Shire to test its ADHD drug in 4 to 5-year olds in U.S.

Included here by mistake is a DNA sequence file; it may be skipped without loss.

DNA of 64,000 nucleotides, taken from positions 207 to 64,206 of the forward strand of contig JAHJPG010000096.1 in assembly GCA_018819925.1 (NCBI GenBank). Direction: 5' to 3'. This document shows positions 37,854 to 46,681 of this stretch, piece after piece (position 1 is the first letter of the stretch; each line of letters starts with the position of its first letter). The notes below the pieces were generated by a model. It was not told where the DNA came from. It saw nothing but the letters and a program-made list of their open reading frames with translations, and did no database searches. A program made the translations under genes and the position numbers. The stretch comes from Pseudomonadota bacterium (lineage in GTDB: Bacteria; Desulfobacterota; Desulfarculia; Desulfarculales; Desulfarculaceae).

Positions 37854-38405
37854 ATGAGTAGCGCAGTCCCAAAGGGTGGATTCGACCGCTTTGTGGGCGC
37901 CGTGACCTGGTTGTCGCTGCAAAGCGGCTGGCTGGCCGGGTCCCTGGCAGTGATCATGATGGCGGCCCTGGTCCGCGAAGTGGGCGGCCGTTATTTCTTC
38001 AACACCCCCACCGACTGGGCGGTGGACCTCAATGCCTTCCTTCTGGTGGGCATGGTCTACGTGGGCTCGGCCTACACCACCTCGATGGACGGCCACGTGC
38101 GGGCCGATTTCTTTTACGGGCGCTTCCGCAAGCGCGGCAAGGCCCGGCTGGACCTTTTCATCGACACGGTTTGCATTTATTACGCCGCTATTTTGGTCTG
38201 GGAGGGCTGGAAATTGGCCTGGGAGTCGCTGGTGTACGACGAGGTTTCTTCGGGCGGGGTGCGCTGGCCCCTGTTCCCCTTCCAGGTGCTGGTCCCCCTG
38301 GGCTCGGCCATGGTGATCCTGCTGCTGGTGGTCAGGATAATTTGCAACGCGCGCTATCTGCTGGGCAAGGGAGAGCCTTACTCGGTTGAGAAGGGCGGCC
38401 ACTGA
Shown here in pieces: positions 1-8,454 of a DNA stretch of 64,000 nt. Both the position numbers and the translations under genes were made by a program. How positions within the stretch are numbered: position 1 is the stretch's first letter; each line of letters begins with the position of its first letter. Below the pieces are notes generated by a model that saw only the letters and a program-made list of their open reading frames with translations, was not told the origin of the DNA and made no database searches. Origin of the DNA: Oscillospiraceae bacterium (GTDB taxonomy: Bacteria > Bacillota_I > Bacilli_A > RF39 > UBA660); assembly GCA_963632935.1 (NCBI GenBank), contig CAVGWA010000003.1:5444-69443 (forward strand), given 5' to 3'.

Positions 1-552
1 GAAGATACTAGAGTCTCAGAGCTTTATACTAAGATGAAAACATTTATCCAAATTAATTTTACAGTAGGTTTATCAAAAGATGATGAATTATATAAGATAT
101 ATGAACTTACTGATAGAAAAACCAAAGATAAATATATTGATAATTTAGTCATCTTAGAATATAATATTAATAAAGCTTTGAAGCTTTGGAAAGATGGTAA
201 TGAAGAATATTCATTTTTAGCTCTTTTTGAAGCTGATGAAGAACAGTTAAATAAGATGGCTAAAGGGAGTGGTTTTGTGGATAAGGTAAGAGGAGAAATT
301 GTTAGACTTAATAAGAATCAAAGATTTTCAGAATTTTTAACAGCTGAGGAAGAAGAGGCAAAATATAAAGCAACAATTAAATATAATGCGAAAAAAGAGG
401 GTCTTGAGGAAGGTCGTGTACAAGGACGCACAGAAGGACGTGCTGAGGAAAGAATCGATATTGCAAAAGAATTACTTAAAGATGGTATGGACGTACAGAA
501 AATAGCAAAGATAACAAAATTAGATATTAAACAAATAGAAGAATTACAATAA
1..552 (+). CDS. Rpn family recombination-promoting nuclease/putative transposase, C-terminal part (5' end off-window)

WASHINGTON (Reuters) - Shire Plc SHP.L has agreed to a U.S. Food and Drug Administration request to study its stimulant Vyvanse in preschool children as concern rises over the diagnosis and treatment of attention deficit hyperactivity disorder, the drugmaker said on Thursday. A report last year by the Centers for Disease Control and Prevention found that the number of children diagnosed with ADHD increased 41 percent from 2003 to 2011 and that 6.4 million children, or 11 percent of those aged 4 to 17, have been diagnosed with that condition. Drugs treatments include Ritalin, Adderall and Vyvanse. Only Adderall, which is also made by Shire, is approved to treat children under the age of 6. Yet children much younger are taking the drugs and the FDA wants additional information to ensure they are safe in this very young population. Gwen Fisher, a spokeswoman for U.K.-based Shire, said the company is designing three clinical trials for children aged 4 to 5. One will examine how the body absorbs, breaks down and excretes drugs. Another will test for safety and efficacy. A third will test for safety over a longer period. The company said it expects to launch the trials in the first half of 2015. ADHD patients have difficulty paying attention and may have poor impulse control. Most drugs that treat the condition are potentially addictive stimulants which, paradoxically, can help organize thoughts and calm behavior. But the drugs have been associated with growth suppression in children and they can also cause hallucinations, mania and delusions. Very little research has been done on the effect of stimulants in children. A search by researchers from the Mario Negri Institute for Pharmacological Research in Milan, Italy, found just six studies that monitored a total of 3,000 children for side effects for at least 12 weeks. Worldwide sales of Vyvanse grew 18 percent in the first quarter to $351 million. (Reporting by Susan Heavey in Washington and Paul Sandle in London; editing by Sarah Young and Richard Chang)

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